### Author Topic: Web Bonus Problem to Week 8 (#2)  (Read 2095 times)

#### Victor Ivrii ##### Web Bonus Problem to Week 8 (#2)
« on: November 01, 2015, 05:12:04 PM »

#### Jeremy Li 2

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• Karma: 0 ##### Re: Web Bonus Problem to Week 8 (#2)
« Reply #1 on: December 01, 2015, 10:59:13 AM »
I'm really not sure if I'm doing this correctly but...

Since $f(\mathbf{x})$ depends only on $|\mathbf{x}|$, $f(\mathbf{x})$ is rotationally symmetric and so is $\hat{f}(\mathbf{k})$. Then we might as well rotate the vector $\mathbf{k}$ onto an arbitrary axis. So
\begin{equation}
\hat{f}(\mathbf{k})=\hat{f}(0,0,...,k)
\end{equation}

For concreteness, lets do this in 2D, with polar coordinates. Then, since we're free to choose the direction of $\mathbf{k}$, we let $\mathbf{k}=(k,0)$ in polar coordinates, and $\mathbf{x}=(r,\theta)$.

\begin{equation}
\hat{f}(\mathbf{k})=\frac{1}{2\pi}\iint_{\mathbb{R}^n} f(\mathbf{x}) e^{-i\mathbf{k}\cdot\mathbf{x}} d^2 \mathbf{x}=\frac{1}{2\pi}\iint_{\mathbb{R}^n} f(\mathbf{x}) e^{-ikx} d^2 \mathbf{x}
\end{equation}
(since in cartesian coordinates $k_x=k$ and $k_y=0$, we can simplify the dot product)

Doing a change of coordinates we get,
\begin{equation}
\hat{f}(\mathbf{k})=\frac{1}{2\pi}\int_0^\infty \int_0^{2\pi} f(\mathbf{x}) e^{-ikr\cos\theta} r dr d\theta
\end{equation}

Is this correct? This formula is very difficult to apply even for the simplest problems like (a). I'm guessing this is because I calculated $\mathbf{k}\cdot\mathbf{x}$ as the cartesian dot product, which in polar coordinates is $rk\cos(\theta-\phi)$. This style of fourier transform decomposes the circularly-symmetric function into complex plane waves. I tried this on a computer and got a Bessel function.

If you meant to do a multi-dimensional fourier transform such that the function is decomposed into complex radial waves and complex tangential waves, the FT is much simpler. This isn't the usual definition of a dot product though.
\begin{equation}
\hat{f}(\mathbf{k})=\frac{1}{2\pi}\int_0^\infty \int_0^{2\pi} f(\mathbf{x}) e^{-ikr} r dr d\theta
\end{equation}

I will assume that you want the latter and I will try doing it that way.
« Last Edit: December 02, 2015, 05:06:03 AM by Jeremy Li 2 »

#### Jeremy Li 2

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• Karma: 0 ##### Re: Web Bonus Problem to Week 8 (#2)
« Reply #2 on: December 02, 2015, 06:48:15 AM »
Note that $k$ not boldfaced means the magnitude of $\mathbf{k}$.

Since $f(\mathbf{x})$ depends only on $|\mathbf{x}|$, $f(\mathbf{x})$ is rotationally symmetric and so is $\hat{f}(\mathbf{k})$. Then we might as well rotate the vector $\mathbf{k}$ onto an arbitrary axis. So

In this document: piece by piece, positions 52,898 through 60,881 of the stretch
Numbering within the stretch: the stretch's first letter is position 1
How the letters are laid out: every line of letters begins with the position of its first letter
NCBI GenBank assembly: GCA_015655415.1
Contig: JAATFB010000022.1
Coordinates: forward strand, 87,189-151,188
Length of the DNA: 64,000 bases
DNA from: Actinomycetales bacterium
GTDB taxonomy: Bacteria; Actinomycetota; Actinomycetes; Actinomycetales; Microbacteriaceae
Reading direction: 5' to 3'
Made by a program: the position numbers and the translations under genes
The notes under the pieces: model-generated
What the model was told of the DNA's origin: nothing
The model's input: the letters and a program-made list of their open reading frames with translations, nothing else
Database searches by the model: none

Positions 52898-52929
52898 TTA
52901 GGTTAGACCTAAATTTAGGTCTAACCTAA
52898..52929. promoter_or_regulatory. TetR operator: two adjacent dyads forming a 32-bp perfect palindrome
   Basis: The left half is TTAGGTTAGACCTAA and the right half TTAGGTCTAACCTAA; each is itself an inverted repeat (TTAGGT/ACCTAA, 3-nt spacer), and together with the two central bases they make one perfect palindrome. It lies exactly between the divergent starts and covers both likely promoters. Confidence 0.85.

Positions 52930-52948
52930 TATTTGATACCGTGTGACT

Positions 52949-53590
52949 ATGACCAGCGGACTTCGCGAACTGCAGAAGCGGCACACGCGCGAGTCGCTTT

\begin{equation}
\hat{f}(\mathbf{k})=\hat{f}(0,0,...,k)
\end{equation}

For concreteness, I'll do this in 2D, with polar coordinates. Then, since we're free to choose the direction of $\mathbf{k}$, we let $\mathbf{k}=(k,0)$ in polar coordinates, and $\mathbf{x}=(r,\theta)$.

Then
\begin{equation}
\hat{f}(\mathbf{k})=\frac{1}{2\pi}\int_0^\infty \int_0^{2\pi} f(\mathbf{x})e^{-ikr}rdrd\theta=\frac{1}{2\pi}\int_0^\infty \int_0^{2\pi} f(r)e^{-ikr}rdrd\theta
\end{equation}
Since $f$ depends on $r$ only. The equation falls into a 1d fourier transform.

We get the forumla
\begin{equation}
\hat{f}(\mathbf{k})=\int_0^{\infty} f(r)e^{-ikr}rdr
\end{equation}

a) It's a straightforward calculation:
\begin{equation}
\hat{f}(\mathbf{k})=\int_0^a r e^{-ikr}dr=\frac{-1+e^{-i k a} (1+i k a)}{k^2}
\end{equation}

b) We first calculate the fourier transform of $a$ alone, and then $|\mathbf{x}|$ alone and subtract the difference. The fourier transform of $a$ is just $a$ times eq 8. The fourier transform of $|\mathbf{x}|$ can be calculated using 5.2.3a, via the formula $\hat{f}(\mathbf{k})=i\hat{g}'(k)$ where $\hat{g}(k)$ is the fourier transform from part a, eq 8.
\begin{equation}
\int_0^a ar e^{-ikr}dr=\frac{-a +a e^{-i k a} (1+i k a)}{k^2}
\end{equation}

\begin{equation}
\int_0^a r^2 e^{-ikr}dr=
\frac{2i + e^{-ika} (2ka + i k^2 a^2 -2 i)}{k^3}
\end{equation}

Taking the difference, and simplifying (a lot of terms cancel)
\begin{equation}
\hat{f}(\mathbf{k})=\frac{-ka-2i +e^{-ika} (2 i-ka)}{k^3}
\end{equation}

c) and d) to follow...
« Last Edit: December 02, 2015, 09:08:02 AM by Jeremy Li 2 »

#### Jeremy Li 2

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• Karma: 0 ##### Re: Web Bonus Problem to Week 8 (#2)
« Reply #3 on: December 02, 2015, 09:04:46 AM »
For part c) we do essentially the same thing, calculating
\begin{equation}
\hat{f}(\mathbf{k})=a^2 \hat{g}(\mathbf{k})- i\hat{h}'(k)
\end{equation}

Where $\hat{g}(\mathbf{k})$ is equation 8 from post above, and $\hat{h}(k)$ is equation 10 from above. Like the last question, a lot of stuff cancels and we get the answer:

\begin{equation}
\hat{f}(\mathbf{k})=\frac{-k^2a^2-6+(6+6ika-2k^2a^2) e^{-ika}}{k^4}
\end{equation}
« Last Edit: December 02, 2015, 12:12:02 PM by Jeremy Li 2 »

#### Jeremy Li 2

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• Karma: 0 ##### Re: Web Bonus Problem to Week 8 (#2)
« Reply #4 on: December 02, 2015, 12:10:30 PM »
d)
We calculate

\begin{equation}
\hat{f}(\mathbf{k})=\int_0^a e^{-\alpha r} e^{-ikr} rdr=\frac{1-e^{-(\alpha+ik)a} (1+\alpha a +ika)}{(\alpha+ik)^2}
\end{equation}